The second phase will involve entry points between Malaysia and Thailand, and the third phase at all entry points to Malaysia from Brunei as well as from Indonesia.
The availability of personal data on the site would come in useful  for those in the financial industry or businesses that depend on contacts, said Mr Roger Rajan from JMS Rogers, a debt collection company.
From his understanding, similar information can be bought. Mr Rajan, 48, told ST: "Some business people would be overjoyed to have this type of information for free. With it, background checks can be done. Also, by knowing what type of car a person drives, it can speak volumes about a person's lifestyle, which would make him a target for marketing ploys."
The same information could also be used for shady purposes.
Added Mr Rajan: "If the information falls into the wrong hands, some may fall victim to loan scams and other types of scams. The harassment would continue because people who acquire the information can sell the data to others."
Experts said that it is possible that the data has been accessed by external parties.
Mr Aloysius Cheang, Asia-Pacific executive vice-president of the Centre for Strategic Cyberspace + Security Science, a London-based think-tank, said the loss of such details could facilitate fraud, as personal details such as residential addresses can no longer be an effective security measure to verify someone's identity.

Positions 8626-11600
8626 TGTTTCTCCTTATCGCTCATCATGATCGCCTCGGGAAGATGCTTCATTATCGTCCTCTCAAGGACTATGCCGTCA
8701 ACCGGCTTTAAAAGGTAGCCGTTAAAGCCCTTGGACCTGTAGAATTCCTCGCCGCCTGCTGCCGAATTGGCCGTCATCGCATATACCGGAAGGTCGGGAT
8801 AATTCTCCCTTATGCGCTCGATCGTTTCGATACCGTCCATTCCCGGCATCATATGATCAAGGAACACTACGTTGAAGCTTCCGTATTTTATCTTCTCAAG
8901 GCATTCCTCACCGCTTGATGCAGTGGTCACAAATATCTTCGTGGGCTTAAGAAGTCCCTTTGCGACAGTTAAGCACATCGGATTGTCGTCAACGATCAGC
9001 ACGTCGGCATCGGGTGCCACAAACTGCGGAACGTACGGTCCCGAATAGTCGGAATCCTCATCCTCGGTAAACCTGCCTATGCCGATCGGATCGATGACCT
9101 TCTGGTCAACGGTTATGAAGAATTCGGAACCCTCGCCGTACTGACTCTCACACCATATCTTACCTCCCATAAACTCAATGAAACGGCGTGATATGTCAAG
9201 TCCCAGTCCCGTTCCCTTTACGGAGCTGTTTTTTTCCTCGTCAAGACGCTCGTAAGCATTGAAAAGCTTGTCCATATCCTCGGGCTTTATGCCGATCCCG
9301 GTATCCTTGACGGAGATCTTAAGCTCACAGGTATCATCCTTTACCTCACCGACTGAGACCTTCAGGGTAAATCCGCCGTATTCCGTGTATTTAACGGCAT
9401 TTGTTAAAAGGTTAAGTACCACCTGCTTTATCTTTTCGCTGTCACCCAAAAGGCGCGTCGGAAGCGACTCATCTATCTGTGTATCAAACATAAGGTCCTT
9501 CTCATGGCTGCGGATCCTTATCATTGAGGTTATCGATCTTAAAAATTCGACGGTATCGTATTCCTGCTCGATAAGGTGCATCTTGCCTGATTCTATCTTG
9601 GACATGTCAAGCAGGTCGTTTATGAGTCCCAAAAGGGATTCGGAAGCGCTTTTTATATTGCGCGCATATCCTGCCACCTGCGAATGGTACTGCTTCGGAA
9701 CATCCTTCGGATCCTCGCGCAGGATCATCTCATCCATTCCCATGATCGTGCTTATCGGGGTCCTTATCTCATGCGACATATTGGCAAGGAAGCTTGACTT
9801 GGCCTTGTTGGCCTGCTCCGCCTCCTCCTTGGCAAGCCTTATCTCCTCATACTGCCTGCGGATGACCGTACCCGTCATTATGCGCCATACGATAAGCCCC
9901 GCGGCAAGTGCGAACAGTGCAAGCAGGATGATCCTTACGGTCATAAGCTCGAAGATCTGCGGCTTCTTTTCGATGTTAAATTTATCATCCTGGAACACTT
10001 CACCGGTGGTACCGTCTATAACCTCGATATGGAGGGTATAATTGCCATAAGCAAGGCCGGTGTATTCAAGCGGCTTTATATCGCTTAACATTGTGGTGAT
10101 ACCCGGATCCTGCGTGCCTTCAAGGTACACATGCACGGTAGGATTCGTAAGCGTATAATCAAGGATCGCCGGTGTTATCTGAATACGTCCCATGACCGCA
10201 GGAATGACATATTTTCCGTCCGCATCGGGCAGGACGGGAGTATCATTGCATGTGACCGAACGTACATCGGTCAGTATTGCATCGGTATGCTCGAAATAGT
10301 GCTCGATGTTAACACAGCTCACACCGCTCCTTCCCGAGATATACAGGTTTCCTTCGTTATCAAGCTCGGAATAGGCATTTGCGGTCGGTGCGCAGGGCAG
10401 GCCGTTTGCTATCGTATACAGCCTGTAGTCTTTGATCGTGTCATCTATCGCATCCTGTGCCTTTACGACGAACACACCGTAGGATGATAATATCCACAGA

He said of the error on the VEP site: "This is a very common programming error, it is a schoolboy mistake... You essentially have access to the entire database."
Mr Andrew Tsonchev, director of technology at cyber-security firm Darktrace, said such vulnerabilities could be introduced during a website update.
He added: "If it's just passwords (that are compromised), you can change that, but with identification numbers and passports there is not much you can change.
"It leaves the people involved quite powerless."
One of the affected motorists contacted, who only wanted to be known as Shahrin, said he had registered for the VEP about two years ago. The bus driver, 37, said: "Now I am worried because people may misuse my particulars, such as giving my details instead of their own when they get fines."
Malaysia-based lawyer Foong Cheng Leong, who specialises in data protection laws, told ST that Malaysia's Personal Data Protection Act would not be applicable in this case as the law does not apply to government agencies.
"There would be no recourse against the Government unless there is a breach of contract. But the data subjects may still sue for negligence," he said.